Thursday, August 12, 2010

A Path Not Taken?

I've been re-reading a huge stack of old Different Worlds that Victor Raymond sent to me a few months ago. In issue #17 (December 1981), there's an article entitled "QuestWorld" by Lynn Willis, Greg Stafford, and the Chaosium staff. The article is about the creation of the non-Gloranthan RuneQuest, QuestWorld, which was originally detailed in a collection of nine adventures published in a boxed format in 1982.

Reading through it, I came across several interesting quotes about the whys and wherefores behind QuestWorld.
We have published many detailed of the world of Glorantha for play with RuneQuest, but this setting is too restrictive or too unfamiliar for many writers and gamers, for Glorantha is a closed world, and is intended to stay that.
Elaborating on this point somewhat later, the articles goes on to say
QuestWorld is intended to be an open campaign world for RuneQuest and its variants, and for the constantly-expanding Basic Role-Playing family. Chaosium will minimally direct the development of this planet, intending it to serve as an example of an open world in the same way that Glorantha has been our example of a closed world.
From context, it would seem that the terms "open" and "closed" refer to both the level of detail, with an "open" world being sketchier than a "closed" one, and to the control that Chaosium exerts over the world's published development. This second meaning of the term is noted later in the article.
In making QuestWorld we needed a complete world, since we wanted a continent for our games and scenarios, and continents also for Judges Guild and Games Workshop. Given their own continents, these licensed companies could develop their own RQ- and BRP-related supplements, without the supervision needed for a Gloranthan scenario.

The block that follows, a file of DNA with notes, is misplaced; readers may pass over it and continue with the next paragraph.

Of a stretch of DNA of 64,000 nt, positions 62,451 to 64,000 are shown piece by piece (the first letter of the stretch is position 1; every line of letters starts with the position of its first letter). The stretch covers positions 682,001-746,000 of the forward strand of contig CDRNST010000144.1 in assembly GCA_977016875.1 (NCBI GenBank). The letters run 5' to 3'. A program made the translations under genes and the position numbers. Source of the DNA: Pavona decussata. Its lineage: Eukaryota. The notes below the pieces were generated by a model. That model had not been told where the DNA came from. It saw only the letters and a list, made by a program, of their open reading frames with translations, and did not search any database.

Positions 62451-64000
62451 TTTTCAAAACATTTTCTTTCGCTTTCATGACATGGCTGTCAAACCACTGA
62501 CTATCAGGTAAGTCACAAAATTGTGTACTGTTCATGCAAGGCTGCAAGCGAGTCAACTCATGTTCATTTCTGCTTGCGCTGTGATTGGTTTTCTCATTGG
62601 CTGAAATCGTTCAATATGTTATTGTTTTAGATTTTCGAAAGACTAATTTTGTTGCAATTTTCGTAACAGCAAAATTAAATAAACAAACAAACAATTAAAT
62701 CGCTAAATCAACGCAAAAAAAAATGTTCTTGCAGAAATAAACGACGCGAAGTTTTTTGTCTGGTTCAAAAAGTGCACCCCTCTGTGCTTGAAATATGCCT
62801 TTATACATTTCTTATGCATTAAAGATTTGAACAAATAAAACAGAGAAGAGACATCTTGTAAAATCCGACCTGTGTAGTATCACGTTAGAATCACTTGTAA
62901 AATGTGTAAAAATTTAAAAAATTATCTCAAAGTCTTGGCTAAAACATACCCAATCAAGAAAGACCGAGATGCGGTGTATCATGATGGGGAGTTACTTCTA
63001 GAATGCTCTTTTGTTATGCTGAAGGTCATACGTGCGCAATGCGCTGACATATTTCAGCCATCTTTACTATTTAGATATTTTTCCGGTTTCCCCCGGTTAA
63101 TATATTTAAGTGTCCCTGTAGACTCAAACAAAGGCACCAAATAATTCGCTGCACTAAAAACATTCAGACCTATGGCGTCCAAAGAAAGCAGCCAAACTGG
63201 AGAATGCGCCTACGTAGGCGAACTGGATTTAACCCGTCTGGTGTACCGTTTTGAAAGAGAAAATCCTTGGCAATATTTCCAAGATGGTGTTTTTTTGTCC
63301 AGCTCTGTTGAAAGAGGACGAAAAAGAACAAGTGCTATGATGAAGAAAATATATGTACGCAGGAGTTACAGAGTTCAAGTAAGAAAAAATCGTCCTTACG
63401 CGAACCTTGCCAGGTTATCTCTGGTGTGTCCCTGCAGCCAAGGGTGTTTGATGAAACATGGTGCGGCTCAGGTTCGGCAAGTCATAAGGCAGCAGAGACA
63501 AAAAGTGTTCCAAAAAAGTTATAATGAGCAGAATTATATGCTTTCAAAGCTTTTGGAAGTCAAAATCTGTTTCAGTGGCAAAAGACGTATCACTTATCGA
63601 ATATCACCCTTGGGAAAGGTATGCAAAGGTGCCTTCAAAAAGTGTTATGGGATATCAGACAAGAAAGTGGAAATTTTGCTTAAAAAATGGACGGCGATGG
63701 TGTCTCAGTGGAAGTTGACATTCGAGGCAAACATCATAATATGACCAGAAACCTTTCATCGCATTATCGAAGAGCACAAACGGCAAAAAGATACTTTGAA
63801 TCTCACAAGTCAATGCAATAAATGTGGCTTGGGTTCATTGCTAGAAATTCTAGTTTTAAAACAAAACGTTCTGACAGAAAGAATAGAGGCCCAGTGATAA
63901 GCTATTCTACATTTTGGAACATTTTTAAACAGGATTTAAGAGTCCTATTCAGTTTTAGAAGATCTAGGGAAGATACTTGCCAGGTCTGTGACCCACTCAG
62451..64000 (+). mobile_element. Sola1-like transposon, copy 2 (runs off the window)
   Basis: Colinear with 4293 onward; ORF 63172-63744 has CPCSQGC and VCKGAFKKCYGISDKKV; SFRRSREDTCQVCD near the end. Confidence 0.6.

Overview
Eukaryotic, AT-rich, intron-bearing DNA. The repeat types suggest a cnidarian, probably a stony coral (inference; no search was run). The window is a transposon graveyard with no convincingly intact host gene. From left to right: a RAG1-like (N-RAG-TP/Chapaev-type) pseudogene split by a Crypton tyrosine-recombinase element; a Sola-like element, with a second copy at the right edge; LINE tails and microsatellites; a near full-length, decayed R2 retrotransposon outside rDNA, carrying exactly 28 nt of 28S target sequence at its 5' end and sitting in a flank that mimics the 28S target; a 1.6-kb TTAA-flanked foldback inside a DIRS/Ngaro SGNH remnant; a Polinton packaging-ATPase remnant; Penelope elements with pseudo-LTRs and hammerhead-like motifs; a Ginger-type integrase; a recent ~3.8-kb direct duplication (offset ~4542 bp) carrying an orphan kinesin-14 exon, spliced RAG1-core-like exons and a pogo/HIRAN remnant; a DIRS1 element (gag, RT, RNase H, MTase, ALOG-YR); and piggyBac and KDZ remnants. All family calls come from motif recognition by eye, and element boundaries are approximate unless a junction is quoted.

I found this section particularly interesting, as it suggests there was at one time a plan for RuneQuest licensees to get continents of their own to develop, in much the same way that GDW once granted licensees sectors of the the Third Imperium setting to develop in their own materials. So far as I know, this plan, if indeed it was a plan, was never realized, but it's possible there were such licensed products and I just never saw them. The same goes for QuestWorld supplements, something that I've seen reference to but have never actually seen.

In any event, it's fascinating to get some insights into Chaosium's attitudes about Gloranthan versus non-Gloranthan RuneQuest, even if the subsequent history of the game suggests that there wasn't a great deal of interest in the latter. It's also intriguing to consider a history in which QuestWorld took off and various licensees did indeed development different parts of it, as outlined in the article.

23 comments:

  1. I wonder if something similar would fly for the OSR. Put a skeleton of a setting out and design it so there is plenty of room for landgrabs. And site to track who doing what. There could be blank continents and a continent or two with blank kingdoms.

    The idea is that if a publisher (commerical or non-commerical) doesn't have a particular setting in mind for his adventure, they could pick an area and say the adventure is located there.

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  2. I'm sure it could be done and it might even be useful to do, but organizing it would take some effort and I'm not sure there's interest in such a thing, given the idiosyncratic nature of the old school scene nowadays.